Rifamate

Generic Name: Rifampin

  • What is Rifamate?

    Rifamate is a medicine that combines two antibiotics, isoniazid and rifampin. Rifamate is used to treat a lung infection called tuberculosis.

  • What is the most important information I should know about Rifamate?

    Rifamate can cause severe liver impairment. Your risk can increase if you drink alcohol. Your doctor will monitor your liver function. Tell your doctor immediately if you experience tiredness, weakness, loss of appetite, nausea, or vomiting.

    Your urine, feces, saliva, sputum, sweat, and tears can be colored red-orange after you take Rifamate. In addition, your contact lenses can be permanently stained with this color.

  • Who should not take Rifamate?

    Do not take Rifamate if you are allergic to it or any of its ingredients. Also, do not take Rifamate if you currently have active liver disease, or have previously developed liver impairment or severe side effects (such as fever, chills, or arthritis) after using isoniazid.

  • What should I tell my doctor before I take the first dose of Rifamate?

    Tell your doctor about all prescription, over-the-counter, and herbal medications you are taking before beginning treatment with Rifamate. Also, talk to your doctor about your complete medical history, especially if you have severe liver or kidney impairment, are malnourished, have diabetes or an increased risk of nerve disorders, are pregnant, plan to become pregnant, or are breastfeeding.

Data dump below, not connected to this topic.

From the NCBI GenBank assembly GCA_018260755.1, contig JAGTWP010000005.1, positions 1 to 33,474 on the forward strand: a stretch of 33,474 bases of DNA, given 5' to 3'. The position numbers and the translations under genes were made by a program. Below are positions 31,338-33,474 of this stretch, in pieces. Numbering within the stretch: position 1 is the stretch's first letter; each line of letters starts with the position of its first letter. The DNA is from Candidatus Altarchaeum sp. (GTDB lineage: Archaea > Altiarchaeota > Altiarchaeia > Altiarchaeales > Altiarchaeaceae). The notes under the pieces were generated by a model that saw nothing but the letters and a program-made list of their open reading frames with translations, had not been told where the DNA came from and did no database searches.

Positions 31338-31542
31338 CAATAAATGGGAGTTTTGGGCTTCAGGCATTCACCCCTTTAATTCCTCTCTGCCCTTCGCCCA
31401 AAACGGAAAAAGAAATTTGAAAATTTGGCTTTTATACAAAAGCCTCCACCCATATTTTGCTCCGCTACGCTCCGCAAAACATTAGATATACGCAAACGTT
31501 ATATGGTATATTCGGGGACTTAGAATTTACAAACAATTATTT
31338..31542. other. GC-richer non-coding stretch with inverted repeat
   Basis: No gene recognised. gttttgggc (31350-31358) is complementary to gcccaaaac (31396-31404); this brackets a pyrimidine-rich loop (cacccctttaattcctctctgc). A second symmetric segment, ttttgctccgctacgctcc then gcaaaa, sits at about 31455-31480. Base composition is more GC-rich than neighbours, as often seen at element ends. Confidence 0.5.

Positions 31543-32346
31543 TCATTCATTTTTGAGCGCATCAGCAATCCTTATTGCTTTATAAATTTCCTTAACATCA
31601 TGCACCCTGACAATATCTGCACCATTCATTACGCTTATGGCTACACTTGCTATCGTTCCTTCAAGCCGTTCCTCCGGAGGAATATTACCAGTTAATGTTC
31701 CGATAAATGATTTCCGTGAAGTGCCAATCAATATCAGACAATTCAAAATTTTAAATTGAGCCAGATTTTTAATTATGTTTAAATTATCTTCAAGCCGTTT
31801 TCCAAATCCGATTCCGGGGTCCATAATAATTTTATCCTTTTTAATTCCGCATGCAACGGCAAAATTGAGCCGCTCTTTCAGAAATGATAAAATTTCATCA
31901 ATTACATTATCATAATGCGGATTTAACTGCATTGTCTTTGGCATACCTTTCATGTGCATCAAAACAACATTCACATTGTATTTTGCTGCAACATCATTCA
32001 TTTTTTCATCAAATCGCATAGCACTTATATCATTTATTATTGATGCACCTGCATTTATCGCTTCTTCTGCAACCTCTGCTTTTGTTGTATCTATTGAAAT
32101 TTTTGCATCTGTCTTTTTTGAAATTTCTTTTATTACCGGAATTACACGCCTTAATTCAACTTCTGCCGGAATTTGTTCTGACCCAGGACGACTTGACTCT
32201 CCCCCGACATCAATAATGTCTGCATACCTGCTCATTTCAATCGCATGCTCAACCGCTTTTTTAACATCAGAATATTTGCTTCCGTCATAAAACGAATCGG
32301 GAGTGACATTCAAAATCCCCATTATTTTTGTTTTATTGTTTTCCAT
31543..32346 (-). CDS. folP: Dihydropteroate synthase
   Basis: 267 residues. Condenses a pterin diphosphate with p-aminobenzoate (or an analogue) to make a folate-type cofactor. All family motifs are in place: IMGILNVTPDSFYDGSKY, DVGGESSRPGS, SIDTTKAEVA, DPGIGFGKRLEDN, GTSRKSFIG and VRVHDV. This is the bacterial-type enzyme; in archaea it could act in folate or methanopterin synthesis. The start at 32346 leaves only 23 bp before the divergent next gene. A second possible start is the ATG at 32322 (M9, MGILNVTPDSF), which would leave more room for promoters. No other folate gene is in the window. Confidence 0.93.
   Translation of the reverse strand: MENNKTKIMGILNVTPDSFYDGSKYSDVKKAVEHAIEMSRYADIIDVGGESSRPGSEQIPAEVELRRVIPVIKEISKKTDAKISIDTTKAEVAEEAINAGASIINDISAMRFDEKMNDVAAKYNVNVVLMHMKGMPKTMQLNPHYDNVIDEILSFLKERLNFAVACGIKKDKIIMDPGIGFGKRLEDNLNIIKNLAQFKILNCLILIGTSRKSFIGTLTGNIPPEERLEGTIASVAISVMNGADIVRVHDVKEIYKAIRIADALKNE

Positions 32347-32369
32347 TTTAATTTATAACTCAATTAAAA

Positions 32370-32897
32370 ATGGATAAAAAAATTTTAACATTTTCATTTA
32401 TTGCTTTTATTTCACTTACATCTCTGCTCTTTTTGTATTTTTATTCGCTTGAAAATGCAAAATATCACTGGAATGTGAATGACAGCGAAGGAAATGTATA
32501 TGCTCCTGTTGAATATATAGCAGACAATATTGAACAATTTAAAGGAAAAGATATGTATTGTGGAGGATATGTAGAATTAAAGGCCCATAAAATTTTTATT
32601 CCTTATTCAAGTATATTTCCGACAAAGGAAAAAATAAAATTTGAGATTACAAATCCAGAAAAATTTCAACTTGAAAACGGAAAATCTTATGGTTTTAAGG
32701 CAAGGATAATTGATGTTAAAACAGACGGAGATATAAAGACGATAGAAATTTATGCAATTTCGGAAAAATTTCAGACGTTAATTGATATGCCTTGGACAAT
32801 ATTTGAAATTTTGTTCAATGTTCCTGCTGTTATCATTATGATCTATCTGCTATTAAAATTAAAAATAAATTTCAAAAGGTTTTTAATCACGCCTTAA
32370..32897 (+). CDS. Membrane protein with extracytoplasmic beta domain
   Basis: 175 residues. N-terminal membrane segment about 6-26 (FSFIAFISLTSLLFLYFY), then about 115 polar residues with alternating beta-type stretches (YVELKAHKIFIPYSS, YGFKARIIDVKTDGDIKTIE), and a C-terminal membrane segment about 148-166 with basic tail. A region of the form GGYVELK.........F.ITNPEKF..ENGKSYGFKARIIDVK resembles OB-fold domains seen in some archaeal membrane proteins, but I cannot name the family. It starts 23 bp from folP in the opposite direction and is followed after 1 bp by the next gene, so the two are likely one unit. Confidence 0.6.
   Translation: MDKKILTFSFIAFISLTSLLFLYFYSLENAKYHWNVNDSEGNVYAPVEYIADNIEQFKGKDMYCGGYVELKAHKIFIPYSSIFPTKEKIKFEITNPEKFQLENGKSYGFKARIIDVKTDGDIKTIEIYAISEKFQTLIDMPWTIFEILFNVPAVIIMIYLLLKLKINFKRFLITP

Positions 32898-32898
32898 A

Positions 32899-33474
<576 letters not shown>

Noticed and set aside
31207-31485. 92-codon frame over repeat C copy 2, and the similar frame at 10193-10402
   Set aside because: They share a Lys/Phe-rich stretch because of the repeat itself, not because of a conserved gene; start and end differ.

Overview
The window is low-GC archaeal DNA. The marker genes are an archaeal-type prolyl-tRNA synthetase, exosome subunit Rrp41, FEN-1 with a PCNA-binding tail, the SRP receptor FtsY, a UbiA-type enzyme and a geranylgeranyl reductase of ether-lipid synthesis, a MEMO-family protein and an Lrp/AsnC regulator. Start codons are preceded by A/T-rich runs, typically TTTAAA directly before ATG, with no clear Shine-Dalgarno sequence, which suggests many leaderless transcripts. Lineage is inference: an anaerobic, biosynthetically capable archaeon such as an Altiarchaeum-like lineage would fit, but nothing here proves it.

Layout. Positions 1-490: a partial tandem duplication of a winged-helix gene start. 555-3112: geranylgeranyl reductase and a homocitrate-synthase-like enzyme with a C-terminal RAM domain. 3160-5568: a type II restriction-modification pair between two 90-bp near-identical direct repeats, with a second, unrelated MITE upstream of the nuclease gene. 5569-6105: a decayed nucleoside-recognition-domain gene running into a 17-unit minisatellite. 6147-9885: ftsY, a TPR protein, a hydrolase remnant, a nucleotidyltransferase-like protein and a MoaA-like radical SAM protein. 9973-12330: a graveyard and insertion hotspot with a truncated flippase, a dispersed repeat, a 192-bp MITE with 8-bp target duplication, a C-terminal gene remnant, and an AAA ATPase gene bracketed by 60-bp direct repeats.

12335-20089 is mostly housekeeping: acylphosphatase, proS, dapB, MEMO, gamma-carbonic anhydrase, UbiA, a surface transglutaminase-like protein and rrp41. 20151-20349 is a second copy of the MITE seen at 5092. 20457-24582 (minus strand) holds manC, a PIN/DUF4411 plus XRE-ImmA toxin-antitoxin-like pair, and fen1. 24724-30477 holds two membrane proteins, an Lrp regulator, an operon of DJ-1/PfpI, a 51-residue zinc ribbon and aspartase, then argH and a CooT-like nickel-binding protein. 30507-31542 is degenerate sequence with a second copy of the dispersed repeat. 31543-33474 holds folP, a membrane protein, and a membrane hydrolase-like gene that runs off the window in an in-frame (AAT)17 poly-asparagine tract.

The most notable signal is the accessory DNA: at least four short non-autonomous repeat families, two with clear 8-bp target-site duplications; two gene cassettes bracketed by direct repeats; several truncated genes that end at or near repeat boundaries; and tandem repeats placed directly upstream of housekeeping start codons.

• What is the usual dosage?

    The information below is based on the dosage guidelines your doctor uses. Depending on your condition and medical history, your doctor may prescribe a different regimen. Do not change the dosage or stop taking your medication without your doctor's approval.

    Adults: The recommended dose is two capsules once a day.

  • How should I take Rifamate?

    Take Rifamate exactly as prescribed by your doctor. You can take Rifamate one hour before or two hours after a meal.

    If needed, your doctor may suggest taking vitamin B6 while you are on Rifamate therapy.

  • What should I avoid while taking Rifamate?

    Do not drink alcohol while you are taking Rifamate.

  • What are possible food and drug interactions associated with Rifamate?

    If Rifamate is taken with certain other drugs, the effects of either could be increased, decreased, or altered. It is especially important to check with your doctor before combining Rifamate with the following: alcohol, birth control pills, blood thinners (such as warfarin), certain diabetes medications (such as metformin), corticosteroids (such as prednisone), dapsone, digoxin, disopyramide, methadone, phenytoin, or quinidine.

  • What are the possible side effects of Rifamate?

    Side effects cannot be anticipated. If any develop or change in intensity, tell your doctor as soon as possible. Only your doctor can determine if it is safe for you to continue taking this drug.

    Side effects may include: allergic reactions, confusion, diarrhea, dizziness, drowsiness, fever, gas, headache, heartburn, inability to concentrate, loss of appetite, loss of coordination, nausea, nerve disorders, pain, rash, stomach discomfort, tiredness, visual disturbances, vomiting, weakness

  • Can I receive Rifamate if I am pregnant or breastfeeding?

    The effects of Rifamate during pregnancy and breastfeeding are unknown. Rifamate can be found in your breast milk if you take it during breastfeeding. Tell your doctor immediately if you are pregnant, plan to become pregnant, or are breastfeeding.

  • What should I do if I miss a dose of Rifamate?

    If you miss a dose of Rifamate, take it as soon as you remember. However, if it is almost time for your next dose, skip the one you missed and return to your regular dosing schedule. Do not take two doses at once.

  • How should I store Rifamate?

    Store in a dry place and away from excessive heat.